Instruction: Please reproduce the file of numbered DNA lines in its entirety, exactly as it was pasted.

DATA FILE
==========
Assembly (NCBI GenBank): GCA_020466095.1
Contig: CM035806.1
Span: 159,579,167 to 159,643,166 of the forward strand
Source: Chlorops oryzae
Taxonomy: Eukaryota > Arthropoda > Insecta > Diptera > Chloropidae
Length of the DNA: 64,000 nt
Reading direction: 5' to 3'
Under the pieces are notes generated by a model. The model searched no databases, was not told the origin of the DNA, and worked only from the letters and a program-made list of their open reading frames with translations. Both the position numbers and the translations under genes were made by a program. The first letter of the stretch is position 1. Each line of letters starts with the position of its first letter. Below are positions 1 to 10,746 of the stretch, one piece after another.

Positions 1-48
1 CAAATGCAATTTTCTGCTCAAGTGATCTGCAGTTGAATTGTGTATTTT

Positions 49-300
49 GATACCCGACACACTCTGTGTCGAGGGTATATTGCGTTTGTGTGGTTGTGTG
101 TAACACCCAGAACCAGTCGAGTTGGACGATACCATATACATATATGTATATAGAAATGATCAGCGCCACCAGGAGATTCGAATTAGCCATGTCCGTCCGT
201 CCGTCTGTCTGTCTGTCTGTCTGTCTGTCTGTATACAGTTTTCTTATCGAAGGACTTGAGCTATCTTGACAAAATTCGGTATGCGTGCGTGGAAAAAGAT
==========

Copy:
Assembly (NCBI GenBank): GCA_020466095.1
Contig: CM035806.1
Span: 159,579,167 to 159,643,166 of the forward strand
Source: Chlorops oryzae
Taxonomy: Eukaryota > Arthropoda > Insecta > Diptera > Chloropidae
Length of the DNA: 64,000 nt
Reading direction: 5' to 3'
Under the pieces are notes generated by a model. The model searched no databases, was not told the origin of the DNA, and worked only from the letters and a program-made list of their open reading frames with translations. Both the position numbers and the translations under genes were made by a program. The first letter of the stretch is position 1. Each line of letters starts with the position of its first letter. Below are positions 1 to 10,746 of the stretch, one piece after another.

Positions 1-48
1 CAAATGCAATTTTCTGCTCAAGTGATCTGCAGTTGAATTGTGTATTTT

Positions 49-300
49 GATACCCGACACACTCTGTGTCGAGGGTATATTGCGTTTGTGTGGTTGTGTG
101 TAACACCCAGAACCAGTCGAGTTGGACGATACCATATACATATATGTATATAGAAATGATCAGCGCCACCAGGAGATTCGAATTAGCCATGTCCGTCCGT
201 CCGTCTGTCTGTCTGTCTGTCTGTCTGTCTGTATACAGTTTTCTTATCGAAGGACTTGAGCTATCTTGACAAAATTCGGTATGCGTGCGTGGAAAAAGAT